The problem is that all of these conditions have been present for about two years, with no noticeable impact on real income growth, real GDP, or spending. An argument can be made that a tightening labor market will in time boost wages, but I don't see the IMF's projected 5.9% unemployment rate for 2015 - only a couple of ticks better than now - as really causing much pressure on wages, especially with so much of the gain coming from part-time work. The report is also counting on "a healthier housing market" to support "a steady pick-up in residential investment," but the latest data on starts and new home sales show 2014 levels of activity have declined from 2013.
While I don't expect the stock market to suddenly start caring more about GDP data or personal consumption, the failure of the economy to grow as fast as asset prices will in time drag them down after the Fed exits QE. Some of you may be familiar with Dan Hussman's exposition of what is called the Sornette wave. The wave is a log-periodic function, but don't worry, I'm not going to make anyone break out their slide rules or graphing calculators. The gist of the wave is that they characterize the final stages of price bubbles, and are also the steepest part of the rise.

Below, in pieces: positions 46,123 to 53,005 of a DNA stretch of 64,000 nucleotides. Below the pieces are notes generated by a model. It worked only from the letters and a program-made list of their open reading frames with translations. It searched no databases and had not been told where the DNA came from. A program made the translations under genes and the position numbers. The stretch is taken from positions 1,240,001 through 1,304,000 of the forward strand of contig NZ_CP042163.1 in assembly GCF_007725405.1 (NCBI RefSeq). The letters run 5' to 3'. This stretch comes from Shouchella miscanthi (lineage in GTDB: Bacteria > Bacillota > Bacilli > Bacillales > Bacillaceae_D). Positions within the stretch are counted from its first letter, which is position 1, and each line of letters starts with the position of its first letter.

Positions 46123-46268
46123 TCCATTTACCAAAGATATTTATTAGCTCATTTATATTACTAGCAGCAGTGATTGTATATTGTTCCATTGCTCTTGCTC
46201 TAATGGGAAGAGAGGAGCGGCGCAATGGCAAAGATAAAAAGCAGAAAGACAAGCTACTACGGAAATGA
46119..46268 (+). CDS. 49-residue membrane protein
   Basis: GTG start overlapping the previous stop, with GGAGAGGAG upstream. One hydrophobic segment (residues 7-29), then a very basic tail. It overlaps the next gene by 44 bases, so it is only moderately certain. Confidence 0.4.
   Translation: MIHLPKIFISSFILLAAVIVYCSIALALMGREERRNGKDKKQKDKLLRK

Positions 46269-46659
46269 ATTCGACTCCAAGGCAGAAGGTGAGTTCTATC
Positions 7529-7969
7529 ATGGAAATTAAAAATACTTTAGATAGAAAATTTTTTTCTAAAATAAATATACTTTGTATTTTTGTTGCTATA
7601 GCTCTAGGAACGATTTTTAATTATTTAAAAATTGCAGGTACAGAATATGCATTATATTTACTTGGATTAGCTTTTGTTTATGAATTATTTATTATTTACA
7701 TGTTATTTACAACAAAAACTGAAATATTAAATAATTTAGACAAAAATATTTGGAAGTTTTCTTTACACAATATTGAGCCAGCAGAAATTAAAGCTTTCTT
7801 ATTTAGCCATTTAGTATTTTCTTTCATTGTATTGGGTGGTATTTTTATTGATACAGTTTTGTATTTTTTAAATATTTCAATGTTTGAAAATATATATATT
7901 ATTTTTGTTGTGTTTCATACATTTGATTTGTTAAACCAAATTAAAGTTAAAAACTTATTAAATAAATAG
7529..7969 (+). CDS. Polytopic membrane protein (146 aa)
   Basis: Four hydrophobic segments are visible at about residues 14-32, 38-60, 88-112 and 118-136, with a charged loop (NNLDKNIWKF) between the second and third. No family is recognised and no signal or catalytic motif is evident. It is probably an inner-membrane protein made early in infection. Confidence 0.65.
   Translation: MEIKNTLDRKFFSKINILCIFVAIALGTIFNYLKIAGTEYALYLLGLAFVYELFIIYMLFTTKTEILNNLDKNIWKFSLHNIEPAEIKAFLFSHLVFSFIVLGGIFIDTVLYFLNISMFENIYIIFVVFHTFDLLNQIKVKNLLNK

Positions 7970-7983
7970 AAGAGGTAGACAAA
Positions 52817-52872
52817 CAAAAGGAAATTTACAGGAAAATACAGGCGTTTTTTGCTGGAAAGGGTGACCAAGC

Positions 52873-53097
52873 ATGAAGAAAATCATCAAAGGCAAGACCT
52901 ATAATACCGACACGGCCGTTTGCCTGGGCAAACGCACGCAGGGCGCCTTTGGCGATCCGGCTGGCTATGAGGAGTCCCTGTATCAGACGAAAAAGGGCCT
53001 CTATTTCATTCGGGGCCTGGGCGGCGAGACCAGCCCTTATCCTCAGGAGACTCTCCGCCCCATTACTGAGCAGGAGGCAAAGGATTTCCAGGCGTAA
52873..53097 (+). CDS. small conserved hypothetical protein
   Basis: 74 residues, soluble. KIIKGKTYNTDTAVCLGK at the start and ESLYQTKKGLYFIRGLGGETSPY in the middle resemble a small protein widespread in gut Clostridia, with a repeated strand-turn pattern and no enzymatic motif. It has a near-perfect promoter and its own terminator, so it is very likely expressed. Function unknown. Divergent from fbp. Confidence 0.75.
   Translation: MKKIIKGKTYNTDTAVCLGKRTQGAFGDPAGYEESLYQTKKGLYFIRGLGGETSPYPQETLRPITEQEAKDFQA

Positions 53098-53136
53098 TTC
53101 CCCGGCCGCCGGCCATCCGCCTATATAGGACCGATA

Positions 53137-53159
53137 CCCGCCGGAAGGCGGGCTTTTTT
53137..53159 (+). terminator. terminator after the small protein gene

The last two big bull markets (for my purposes, those periods must exclude pesky things like recessions) were 1995-2000 and 2003-2007 (I realize there is an argument that 1994 was part of a longer secular bull, but it isn't relevant for our purposes). In each case, markets rallied at a fairly steady clip before reaching the blow-off stage, in which the slope of the price trendline would steepen dramatically. In the first bull market, this stage began in the wake of the Long Term Capital (LTC) crisis (after the Fed cut rates) and lasted until the end of the third quarter of 1999 (I am talking only of the S&P). The final top didn't come until about six months later.
With the 2003-2007 bull market, the ascent broke away from its long-term trendline in the summer of 2006 - even as the Fed was tightening - with the blow-off portion of the move ending the following summer. and the final top coming a few months later in the fourth quarter of 2007, when the bank began to loosen again.
In the blow-off top of the 1990s, the S&P gained roughly 40% from its LTC trough in late 1998 to the end of the blow-off stage a little more than one year later. The market later peaked in the first quarter of 2000; the funds rate peaked at the end of 2000, then declined dramatically for a year. It was not enough to stave off a recession and stock market crash.
In the current market, we broke out from the long-term trend with the announcement of the third round of quantitative easing, the so-called QE-infinity, in September 2012. That move is closing in on a 40% gain (roughly) over what is now a 22-month period.